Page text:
What type of defibrillator is a cardioverter-defibrillator?

All of them. All cardiac defibrillators are cardioverter-defibrillators.
Two types. External and internal. External automated external defibrillator (AED) is placed over the skin. Internal under the skin with wire in the heart, implantable cardioverter-defibrillators work by detecting and stopping abnormal heartbeats. An implantable cardioverter-defibrillator continuously monitors your heartbeat and delivers extra beats or electrical shocks to restore a normal heart rhythm.

Related Questions

What is an implantable cardioverter defibrillator?

Life saver. An implantable cardioverter defibrillator (icd) system has leads (wires) that are inserted through the veins under the collarbone and threaded to the heart. The leads are attached to a box that goes under the skin. The box has a computer that continuously monitors the signals from your heart for a dangerous arrhythmia. If this occurs, the icd stops the arrhythmia by delivering an internal shock. Read more...
ICD. Icds are implanted to monitor the electrical activity of very abnormal hearts to see if a life threatening rhythm occurs. If it detects one of these rhythms, it will charge its capacitor and fire a shock to defibrillate the heart back to stable rhythm. In appropriate patients these devices save lives. Read more...

What patients need an implantable cardioverter defibrillator?

Ventricular Arrhythm. Patients that have dangerous arrhythmias such as ventricular tachycardia or ventricular fibrillation are the usual candidates for an implanted cardio-verter defibrillator or icd. Read more...
VT/VF, certain other. In addition to preventing dangerous ventricular arrhythmias (which can cause sudden cardiac death) in people who have had these, in certain select cases cardioverter defibrillators have use for prevention of these heart rhythms in people who are at high risk for them. This can include certain cardiomyopathies, also some cases of congestive heart failure (combined with a biventricular pacemaker). Read more...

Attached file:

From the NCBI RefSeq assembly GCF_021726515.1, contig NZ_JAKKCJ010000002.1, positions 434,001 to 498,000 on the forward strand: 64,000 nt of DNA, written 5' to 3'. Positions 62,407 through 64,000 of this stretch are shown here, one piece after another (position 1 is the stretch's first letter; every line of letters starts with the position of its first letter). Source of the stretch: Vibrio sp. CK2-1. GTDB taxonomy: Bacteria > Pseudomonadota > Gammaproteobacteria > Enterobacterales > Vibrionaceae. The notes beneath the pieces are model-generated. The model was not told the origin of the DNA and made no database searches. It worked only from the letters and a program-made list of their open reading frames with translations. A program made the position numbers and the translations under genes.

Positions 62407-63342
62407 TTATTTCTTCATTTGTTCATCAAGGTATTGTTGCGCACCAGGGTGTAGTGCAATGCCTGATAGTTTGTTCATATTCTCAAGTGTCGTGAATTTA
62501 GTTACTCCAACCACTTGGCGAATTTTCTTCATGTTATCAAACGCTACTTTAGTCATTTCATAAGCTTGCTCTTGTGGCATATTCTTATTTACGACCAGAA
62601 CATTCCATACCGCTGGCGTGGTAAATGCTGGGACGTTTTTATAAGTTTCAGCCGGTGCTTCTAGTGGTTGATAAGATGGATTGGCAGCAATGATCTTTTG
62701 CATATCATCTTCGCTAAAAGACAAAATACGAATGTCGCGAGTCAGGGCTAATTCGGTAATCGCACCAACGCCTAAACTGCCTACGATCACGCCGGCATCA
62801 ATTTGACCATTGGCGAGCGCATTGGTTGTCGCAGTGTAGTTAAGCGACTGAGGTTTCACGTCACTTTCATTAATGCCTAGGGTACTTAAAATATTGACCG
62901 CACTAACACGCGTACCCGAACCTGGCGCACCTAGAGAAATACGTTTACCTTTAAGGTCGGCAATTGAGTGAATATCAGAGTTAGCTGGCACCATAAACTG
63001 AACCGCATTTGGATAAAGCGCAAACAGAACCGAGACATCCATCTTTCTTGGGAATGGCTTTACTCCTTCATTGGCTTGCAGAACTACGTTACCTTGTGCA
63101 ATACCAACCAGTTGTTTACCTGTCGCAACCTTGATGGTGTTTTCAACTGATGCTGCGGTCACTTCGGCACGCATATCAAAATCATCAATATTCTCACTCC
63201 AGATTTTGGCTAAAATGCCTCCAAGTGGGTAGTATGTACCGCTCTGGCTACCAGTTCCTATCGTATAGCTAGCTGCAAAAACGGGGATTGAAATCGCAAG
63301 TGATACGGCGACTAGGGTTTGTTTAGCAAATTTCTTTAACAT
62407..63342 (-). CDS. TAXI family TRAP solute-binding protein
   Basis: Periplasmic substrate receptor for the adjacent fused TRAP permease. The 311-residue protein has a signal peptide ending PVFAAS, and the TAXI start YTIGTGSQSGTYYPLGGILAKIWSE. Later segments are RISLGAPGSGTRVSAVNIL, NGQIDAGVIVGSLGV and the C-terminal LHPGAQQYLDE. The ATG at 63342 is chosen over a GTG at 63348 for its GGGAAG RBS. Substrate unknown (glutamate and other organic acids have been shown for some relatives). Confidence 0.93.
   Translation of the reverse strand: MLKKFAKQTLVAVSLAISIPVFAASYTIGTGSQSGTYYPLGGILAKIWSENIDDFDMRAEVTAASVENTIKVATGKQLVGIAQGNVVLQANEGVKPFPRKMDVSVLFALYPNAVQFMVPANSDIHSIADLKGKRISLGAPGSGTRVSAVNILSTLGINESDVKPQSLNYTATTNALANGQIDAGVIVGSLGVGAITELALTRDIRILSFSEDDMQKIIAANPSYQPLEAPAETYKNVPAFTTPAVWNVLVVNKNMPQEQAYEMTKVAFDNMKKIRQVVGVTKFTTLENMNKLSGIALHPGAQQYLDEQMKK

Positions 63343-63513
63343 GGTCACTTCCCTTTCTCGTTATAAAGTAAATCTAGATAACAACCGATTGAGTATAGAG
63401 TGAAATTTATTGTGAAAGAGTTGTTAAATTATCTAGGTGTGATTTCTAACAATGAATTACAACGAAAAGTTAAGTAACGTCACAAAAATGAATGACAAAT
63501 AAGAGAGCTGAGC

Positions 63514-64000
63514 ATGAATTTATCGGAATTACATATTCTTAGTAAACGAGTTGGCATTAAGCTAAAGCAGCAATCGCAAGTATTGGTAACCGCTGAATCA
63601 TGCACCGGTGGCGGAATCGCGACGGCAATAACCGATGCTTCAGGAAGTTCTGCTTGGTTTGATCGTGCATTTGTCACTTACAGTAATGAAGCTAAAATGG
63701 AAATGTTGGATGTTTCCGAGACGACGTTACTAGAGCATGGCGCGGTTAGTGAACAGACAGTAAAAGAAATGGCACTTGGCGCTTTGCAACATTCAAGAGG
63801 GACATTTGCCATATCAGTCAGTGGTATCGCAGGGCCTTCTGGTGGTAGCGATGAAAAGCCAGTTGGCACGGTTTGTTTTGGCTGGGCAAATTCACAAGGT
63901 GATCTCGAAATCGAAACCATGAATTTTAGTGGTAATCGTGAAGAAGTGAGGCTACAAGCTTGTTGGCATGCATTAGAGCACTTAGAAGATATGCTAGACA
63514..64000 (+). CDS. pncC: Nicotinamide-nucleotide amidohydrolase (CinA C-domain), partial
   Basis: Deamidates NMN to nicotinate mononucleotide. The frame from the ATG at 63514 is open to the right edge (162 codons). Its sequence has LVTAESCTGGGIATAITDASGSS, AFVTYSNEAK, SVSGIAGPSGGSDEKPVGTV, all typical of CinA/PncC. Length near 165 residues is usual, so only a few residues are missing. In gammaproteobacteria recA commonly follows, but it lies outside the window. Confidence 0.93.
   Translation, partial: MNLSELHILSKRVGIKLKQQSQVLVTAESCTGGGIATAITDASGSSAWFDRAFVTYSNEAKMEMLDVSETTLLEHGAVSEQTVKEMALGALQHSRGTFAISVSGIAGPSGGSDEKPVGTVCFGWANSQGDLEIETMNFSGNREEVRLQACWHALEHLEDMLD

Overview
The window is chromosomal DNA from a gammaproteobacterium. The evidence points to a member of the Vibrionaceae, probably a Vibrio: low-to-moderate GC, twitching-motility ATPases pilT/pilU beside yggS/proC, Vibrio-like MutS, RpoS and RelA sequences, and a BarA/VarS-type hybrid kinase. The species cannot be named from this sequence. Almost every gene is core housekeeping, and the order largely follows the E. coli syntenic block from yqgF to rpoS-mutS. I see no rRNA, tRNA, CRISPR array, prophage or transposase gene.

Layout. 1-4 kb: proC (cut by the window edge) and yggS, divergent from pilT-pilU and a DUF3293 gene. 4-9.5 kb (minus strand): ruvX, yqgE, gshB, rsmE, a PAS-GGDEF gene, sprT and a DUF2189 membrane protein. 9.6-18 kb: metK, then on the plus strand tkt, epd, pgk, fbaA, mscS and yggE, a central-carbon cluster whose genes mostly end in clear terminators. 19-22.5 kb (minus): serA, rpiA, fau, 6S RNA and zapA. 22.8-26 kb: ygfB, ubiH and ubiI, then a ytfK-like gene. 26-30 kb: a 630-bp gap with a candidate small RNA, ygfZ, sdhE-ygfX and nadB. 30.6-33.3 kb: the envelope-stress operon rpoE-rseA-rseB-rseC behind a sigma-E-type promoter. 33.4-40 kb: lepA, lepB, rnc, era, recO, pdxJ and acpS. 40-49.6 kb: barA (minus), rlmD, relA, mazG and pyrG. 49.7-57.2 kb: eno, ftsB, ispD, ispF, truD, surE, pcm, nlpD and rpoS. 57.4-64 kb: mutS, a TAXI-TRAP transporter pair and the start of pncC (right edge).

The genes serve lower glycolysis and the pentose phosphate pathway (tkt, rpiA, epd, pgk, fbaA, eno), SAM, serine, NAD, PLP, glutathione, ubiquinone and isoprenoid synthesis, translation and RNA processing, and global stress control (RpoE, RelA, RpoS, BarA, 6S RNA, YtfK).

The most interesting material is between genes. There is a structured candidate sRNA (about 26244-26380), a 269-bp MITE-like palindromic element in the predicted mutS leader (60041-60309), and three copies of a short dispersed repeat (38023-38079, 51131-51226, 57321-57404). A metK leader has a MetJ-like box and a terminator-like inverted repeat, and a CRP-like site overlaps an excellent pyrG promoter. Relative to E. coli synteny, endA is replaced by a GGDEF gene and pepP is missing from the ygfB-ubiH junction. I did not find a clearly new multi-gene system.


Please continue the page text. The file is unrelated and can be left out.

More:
How does an implantable cardioverter defibrillator function?

Detection. It detects fast heart beats above a threshold set by the cardiologist and programmed into the defibrillator and delivers a shock or atp - pacemaker override, depending on the heart rate. It will deliver subsequent shocks depending on the heart rate it detects. Read more...
Defibrillators. The device has an antenna that monitors the electrical activity of the heart. If the recorded parameters fit those of ventricular tachycardia or ventricular fibrillation, the device will charge its capacitor and deliver programmed shocks to try and return the rhythm to normal. It is a computer and programmed to do its functions. They are very effective but not perfect. Read more...

Is an implantable cardioverter defibrillator usually efficient?

Yes. Implanted cardioverter defibrillators (icds) are the most effective treatment in terminating dangerous arrhythmias. Icds are not 100% effective, but are significantly better than medication alone. Read more...
Yes. Aicd can detect rapid heart beat and stop the cardiac arrhythmias by either overdrive pacing or delivering the shock. It is programmed at certain zone of heart rate. For exemple if it is programmed at 180 beats the device will deliver the treatment at at heart rate of above 180. Read more...

What is the function of an implantable cardioverter-defibrillator?

Shock the heart. The device has the abiltiy to sense when your heart is beating in an abnormal and dangerous way which could lead to you passing out or having your heart stop. It then delivers an electric shock to the heart to convert the abnormal rhythm back to normal. The device also can function as a pacemaker if your heart beat becomes too slow. Read more...
Terminate arrhythmia. These are devices which may detect and automatically treat malignant (life-threatening) arrhythmias. Those include ventricular tachycardia and ventricular fibrillation. They use either bursts of rapid pacing or one or more high energy shocks. Patients receive these either after an arrhythmic event or prophylactically because they are at risk for these arrhythmias. Read more...

What are the main parts of a implantable cardioverter-defibrillator?

See below. Strictly speaking, an implantable cardioverter-defibrillator has a generator (box) and a shocking lead (wire that goes through the vein to the right ventricle). The generator holds the circuitry and the battery, the lead delivers the shock to the heart. Read more...

What is the significance of an implantable cardioverter-defibrillator?

Defibrillation. An automatic implantable cardioverter-defibrillator (aicd) is a lfe-saving device. The device continuely monitors the heart rhythm. When an abnormal rhythm is detected it attempts to restore a normal sinus rhythm (nsr), a cardioversion via shock or pacing alogorithms. However, when it detects a life threatening rhythm such as ventricular fibrillation it applies an immediate shock to restore nsr. Read more...

What can I expect from using an 'implantable cardioverter defibrillator'?

Palpitations, jolt. If your heart has a serious rhythm problem, the device should intercede to correct it. When that happens, you may feel palpitations or a jolt in your chest. If the defibrillator didn't intervene, you might never feel anything again! Read more...